The last time I saw Ilyse, she was well aware that she probably didn’t have much time left to walk the earth with the rest of us. She was busy thinking about “other things,” including making wonderful pendant necklaces, each with clusters of charms that might speak specifically to one special friend or another. I chose one with a steampunk vibe and the background of a London post mark. It represents, among other things, my vision of Ilyse as a wanderer, her extensive travels with her husband, Brian Turner, both beautiful writers with their eyes open to the world. As we talked through the afternoon that late summer Sunday, I wanted to concentrate on her, how she felt, her fears, her wellbeing. I wanted to be there for HER. She wanted to talk about art, love, beauty, what matters beyond this day or any day. She was transcendent, teaching me like she has taught so many others, more urgently now. And like she always has, she encouraged. Despite her precarious hold on life, she was concerned about my work, how and where it was going. The fact that she believed in me as a writer has meant more to me over the years than I ever got a chance to tell her.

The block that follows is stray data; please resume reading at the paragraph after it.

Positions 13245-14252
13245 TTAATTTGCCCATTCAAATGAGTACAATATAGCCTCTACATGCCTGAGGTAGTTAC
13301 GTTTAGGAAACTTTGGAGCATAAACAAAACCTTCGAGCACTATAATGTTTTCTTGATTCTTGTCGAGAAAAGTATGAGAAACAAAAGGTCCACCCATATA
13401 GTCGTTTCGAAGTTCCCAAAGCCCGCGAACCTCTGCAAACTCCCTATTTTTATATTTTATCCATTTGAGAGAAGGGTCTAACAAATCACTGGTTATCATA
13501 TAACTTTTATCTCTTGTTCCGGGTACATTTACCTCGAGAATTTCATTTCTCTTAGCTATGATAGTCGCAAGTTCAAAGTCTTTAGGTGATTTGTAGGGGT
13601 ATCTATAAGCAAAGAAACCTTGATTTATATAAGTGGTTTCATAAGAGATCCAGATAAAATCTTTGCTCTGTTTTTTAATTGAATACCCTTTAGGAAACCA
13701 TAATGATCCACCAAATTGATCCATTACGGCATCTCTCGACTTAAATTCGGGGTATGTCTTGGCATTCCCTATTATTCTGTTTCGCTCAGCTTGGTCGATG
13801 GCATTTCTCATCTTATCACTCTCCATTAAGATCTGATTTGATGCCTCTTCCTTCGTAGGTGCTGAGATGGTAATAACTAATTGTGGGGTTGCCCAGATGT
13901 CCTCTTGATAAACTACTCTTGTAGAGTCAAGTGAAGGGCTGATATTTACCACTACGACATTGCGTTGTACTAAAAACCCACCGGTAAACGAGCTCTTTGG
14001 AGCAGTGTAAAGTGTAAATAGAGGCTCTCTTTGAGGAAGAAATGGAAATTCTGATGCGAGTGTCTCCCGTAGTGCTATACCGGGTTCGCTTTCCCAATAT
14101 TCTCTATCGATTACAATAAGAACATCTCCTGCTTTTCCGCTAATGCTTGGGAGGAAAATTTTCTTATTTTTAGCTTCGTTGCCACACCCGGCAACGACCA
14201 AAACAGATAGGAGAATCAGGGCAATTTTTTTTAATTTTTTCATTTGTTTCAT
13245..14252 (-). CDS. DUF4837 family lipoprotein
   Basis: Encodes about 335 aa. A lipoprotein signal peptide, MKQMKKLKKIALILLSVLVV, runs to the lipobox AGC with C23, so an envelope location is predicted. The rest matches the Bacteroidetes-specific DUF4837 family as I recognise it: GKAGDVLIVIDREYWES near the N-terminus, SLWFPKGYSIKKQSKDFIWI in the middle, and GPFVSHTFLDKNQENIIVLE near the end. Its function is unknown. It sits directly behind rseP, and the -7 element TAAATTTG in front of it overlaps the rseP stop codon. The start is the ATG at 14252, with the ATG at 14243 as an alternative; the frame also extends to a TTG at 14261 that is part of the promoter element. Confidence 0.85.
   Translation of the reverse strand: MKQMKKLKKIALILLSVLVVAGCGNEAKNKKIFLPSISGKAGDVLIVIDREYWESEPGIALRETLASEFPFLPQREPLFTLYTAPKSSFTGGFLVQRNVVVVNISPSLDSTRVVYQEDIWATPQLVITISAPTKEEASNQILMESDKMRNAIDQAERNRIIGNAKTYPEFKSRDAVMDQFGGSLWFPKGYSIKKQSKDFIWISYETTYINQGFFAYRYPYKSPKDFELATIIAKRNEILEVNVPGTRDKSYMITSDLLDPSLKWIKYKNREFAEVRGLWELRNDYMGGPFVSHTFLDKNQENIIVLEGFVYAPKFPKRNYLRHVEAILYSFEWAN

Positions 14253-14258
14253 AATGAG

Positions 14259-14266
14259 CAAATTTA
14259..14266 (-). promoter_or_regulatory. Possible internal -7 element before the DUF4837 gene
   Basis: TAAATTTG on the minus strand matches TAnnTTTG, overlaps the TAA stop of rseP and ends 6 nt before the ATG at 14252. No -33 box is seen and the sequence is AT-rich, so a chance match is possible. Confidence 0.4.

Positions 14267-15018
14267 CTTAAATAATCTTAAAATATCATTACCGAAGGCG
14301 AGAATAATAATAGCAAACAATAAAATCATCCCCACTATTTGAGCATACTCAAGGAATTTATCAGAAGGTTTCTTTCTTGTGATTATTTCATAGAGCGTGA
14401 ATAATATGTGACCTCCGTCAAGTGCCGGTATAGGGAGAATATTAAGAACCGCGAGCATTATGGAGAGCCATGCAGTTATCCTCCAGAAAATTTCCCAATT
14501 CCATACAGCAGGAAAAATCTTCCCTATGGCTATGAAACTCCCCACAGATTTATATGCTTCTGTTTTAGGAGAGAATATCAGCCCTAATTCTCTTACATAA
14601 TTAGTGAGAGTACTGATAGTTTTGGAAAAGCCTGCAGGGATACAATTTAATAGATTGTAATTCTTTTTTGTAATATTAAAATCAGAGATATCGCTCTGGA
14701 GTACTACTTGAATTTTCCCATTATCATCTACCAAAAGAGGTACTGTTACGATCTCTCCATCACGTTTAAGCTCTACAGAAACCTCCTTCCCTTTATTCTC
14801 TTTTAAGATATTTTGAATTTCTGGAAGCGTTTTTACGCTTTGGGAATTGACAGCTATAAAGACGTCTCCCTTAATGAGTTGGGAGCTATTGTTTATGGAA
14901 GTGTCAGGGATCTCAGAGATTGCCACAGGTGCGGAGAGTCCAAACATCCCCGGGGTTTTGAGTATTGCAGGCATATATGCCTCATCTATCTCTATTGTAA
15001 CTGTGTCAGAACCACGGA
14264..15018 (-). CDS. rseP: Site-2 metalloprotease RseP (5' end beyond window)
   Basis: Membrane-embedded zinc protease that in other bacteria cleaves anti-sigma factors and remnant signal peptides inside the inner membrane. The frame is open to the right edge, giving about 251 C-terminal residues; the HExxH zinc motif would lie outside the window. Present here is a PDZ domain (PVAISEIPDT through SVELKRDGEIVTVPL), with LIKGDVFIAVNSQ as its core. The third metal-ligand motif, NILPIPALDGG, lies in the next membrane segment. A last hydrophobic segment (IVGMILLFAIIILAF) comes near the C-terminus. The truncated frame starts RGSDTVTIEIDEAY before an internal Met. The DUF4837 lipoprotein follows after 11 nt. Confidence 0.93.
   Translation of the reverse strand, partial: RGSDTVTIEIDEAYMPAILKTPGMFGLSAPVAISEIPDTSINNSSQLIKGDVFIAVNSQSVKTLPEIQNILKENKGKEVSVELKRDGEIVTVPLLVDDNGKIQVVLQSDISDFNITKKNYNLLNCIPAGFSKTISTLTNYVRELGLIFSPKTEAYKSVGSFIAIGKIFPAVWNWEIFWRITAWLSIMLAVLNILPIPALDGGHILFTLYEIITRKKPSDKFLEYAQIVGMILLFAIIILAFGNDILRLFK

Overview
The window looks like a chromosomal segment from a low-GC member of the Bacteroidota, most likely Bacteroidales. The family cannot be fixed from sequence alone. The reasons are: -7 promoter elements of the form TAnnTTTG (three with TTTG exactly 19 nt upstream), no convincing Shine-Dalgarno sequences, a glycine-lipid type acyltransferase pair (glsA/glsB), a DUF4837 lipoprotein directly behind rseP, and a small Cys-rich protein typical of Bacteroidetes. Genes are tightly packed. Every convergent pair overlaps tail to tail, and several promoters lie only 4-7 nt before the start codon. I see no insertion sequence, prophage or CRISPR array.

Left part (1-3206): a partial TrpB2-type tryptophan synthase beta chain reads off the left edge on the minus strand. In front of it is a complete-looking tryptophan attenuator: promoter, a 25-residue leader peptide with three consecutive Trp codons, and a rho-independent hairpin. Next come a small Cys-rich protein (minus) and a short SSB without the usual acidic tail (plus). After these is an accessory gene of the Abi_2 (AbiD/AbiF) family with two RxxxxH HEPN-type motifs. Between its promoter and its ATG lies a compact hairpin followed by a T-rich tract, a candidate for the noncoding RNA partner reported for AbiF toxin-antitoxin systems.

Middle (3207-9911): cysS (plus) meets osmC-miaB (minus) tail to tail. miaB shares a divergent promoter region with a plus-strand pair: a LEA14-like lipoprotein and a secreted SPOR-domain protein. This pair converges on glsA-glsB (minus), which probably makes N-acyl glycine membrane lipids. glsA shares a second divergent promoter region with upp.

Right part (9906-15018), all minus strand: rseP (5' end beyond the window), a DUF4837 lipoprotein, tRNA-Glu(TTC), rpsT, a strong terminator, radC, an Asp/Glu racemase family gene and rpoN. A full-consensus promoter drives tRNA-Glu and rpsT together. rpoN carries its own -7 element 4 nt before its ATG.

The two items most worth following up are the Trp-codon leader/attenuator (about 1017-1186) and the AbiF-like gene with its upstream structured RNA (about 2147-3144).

Ilyse brought joy in so many ways—her gentle but on-target humor, her uncompromising appraisal of the world and its doings, her loyal caring as a friend, her sense of delight and youthful fun. In my phone is one of my favorites texts from her as we planned a week in Ireland a few summers ago: “Last one to the pub is a rotten egg!” Her eyes shone with brilliance, but also with love for her life and her husband; I am so grateful to have been witness to one of the great marriages of true minds.
If you have never met or heard of Ilyse Kusnetz, you are fortunate that she left a body of work that can be discovered, savored. Her book Small Hours (Winner of the T. S. Eliot Prize) will speak for her. Along with other unforgettable work you can find online. Join me in honoring her by giving her gorgeous work its due. You can start here.